[i] A search through the Ante-Nicene Church Fathers finds few references to meetings of the church. The earliest document reference is in the Didache (c. 100 CE) which urges the faithful to gather together on “the Lord’s own day.” The Epistle of Barnabas (c.100 CE) mentions “keeping the eighth day” in honor of the resurrection. Ignatius is more explicit, stating the non-observance of the Sabbath, but instead keeping the Lord’s Day “on which also our life has sprung up again.” Justin Martyr (c. 150 CE) describes the practice of Christians gathering weekly on Sunday to read Scriptures, for on the first day God created light and Jesus rose from the dead. Of course, there is no mention of a Christian Sabbath. The Post-Nicene Fathers mention the Lord’s Day about 480 times and Sunday about 150 times. Again, there is no mention of a Christian Sabbath.
[ii] Colson notes that Justin Martyr (c. 150 CE) mentions the “day of Saturn” and “day of the Sun.” As the pagan names for the days of the week became popularized from the third century on, the influence of Christianity made its impact on the calendar as well. In Southern and Eastern Europe Saturday is called Sabbata, and Sunday is called Domingo (or words to that effect) indicating the core belief that the Sunday was the Lord’s Day and Sabbath remained on Saturday.
[iii] Other possible translations are “at the dawning on the first (day) of the seven” or “day one of the Sabbaths.”
[iv] Christians were accused of Sun worship by their pagan peers, simply because they gathered together on Sunday.
[v] There were several Jewish calendar laws that referred to the day after the Sabbath (Lev 23:11, 15, 16, 36, 39; 25:22) or the day following a seven-period (Ex 22:30; Lev 12:3; 14:10, 23; 15:14, 29; 22:27; Num 6:10). So if the Sabbath was the seventh day of the week, then the first day of the new week could also be understood as the eighth day. In the Epistle of Barnabas (Ch 15) the day of Christian assembly is described as taking place on the “eighth day” because the Lord was weary of Israel’s Sabbaths (Isa 1:13).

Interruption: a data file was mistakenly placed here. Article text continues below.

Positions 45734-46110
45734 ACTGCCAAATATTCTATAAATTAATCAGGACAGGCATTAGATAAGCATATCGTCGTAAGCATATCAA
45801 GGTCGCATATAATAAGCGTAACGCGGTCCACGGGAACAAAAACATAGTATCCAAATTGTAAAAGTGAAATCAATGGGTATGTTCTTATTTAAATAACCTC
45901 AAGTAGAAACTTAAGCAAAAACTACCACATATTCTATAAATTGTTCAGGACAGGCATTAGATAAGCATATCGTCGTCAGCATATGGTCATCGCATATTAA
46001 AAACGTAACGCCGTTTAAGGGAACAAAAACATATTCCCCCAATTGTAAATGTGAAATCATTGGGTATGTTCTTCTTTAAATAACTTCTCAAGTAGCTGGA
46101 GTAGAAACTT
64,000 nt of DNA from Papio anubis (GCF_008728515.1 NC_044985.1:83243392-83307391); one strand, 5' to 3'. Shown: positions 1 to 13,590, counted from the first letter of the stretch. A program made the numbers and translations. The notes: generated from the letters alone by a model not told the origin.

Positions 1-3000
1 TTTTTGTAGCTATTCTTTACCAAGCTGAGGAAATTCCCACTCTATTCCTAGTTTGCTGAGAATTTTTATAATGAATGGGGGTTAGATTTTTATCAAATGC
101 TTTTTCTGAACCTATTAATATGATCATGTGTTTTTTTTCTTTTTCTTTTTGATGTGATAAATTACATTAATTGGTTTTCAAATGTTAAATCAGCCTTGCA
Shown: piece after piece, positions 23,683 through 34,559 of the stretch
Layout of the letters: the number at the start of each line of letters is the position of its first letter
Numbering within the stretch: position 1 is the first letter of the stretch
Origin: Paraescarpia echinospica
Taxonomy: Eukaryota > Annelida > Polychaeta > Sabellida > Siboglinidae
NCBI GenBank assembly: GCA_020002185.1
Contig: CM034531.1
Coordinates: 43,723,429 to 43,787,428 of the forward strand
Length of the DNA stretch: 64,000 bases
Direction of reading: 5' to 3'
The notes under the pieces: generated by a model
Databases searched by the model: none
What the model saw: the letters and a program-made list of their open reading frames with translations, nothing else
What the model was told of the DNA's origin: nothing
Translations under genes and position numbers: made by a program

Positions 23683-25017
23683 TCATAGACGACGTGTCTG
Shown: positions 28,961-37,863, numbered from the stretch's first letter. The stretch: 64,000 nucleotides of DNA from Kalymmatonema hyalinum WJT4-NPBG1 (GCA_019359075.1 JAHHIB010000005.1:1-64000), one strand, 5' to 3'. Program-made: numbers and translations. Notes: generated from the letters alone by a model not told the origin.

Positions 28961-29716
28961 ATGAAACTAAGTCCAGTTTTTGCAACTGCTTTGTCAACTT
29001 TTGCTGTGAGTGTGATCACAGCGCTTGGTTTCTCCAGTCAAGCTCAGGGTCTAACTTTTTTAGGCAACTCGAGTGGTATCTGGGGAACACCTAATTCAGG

[vi] We have our own modern day example with the holiday season Kwanza. The holiday was devised in 1966 for the African-American community as an “oppositional alternative” to Christmas, but nowadays it stands side-by-side with Christmas and Hanukkah. It has already been called, rather inappropriately, a “Black Christmas” or “Black Hanukkah.” Two points come from this: 1) a new holiday deserves its own name, and 2) if a novel cultural expression of a holiday arises, it is immediately distinguished from the former holiday with a preceding adjective (i.e., “Black”). Christians gathering together on Sunday in view of their belief that Jesus was the Messiah and that He rose from the dead on the first day of the week was a new thing and it deserved a new name. It was not based on the Sabbath, otherwise it would have been called the “Christian Sabbath” early in its development.
[vii] In the same way that God blessed the solitary seventh day of creation, God is now blessing the recurring seventh day of Jewish sabbatism. Their observance of the Sabbath does not make the day holy; God chooses to declare the day holy because of what it symbolizes. Even if the Jews observed it perfectly, it would not recapture what Adam and Eve lost. Sadly, the Jews believe that if they did observe it perfectly even once, then the Lord would return. Like the sacrificial system, this is a repetitive ceremony that cannot effect what it symbolizes. Furthermore, the Sabbath is ordained in remembrance of their physical deliverance from Egypt (Deut 5:15). Both their deliverance and the Sabbath are types. The reality is objectified in the Lord who gives both spiritual rest and spiritual redemption. In summary: 1) God declared every seventh day to be holy because He so blessed His seventh day of rest, and 2) God commanded the Israelites to keep the Sabbath according to His prescription because He rescued them from Egypt.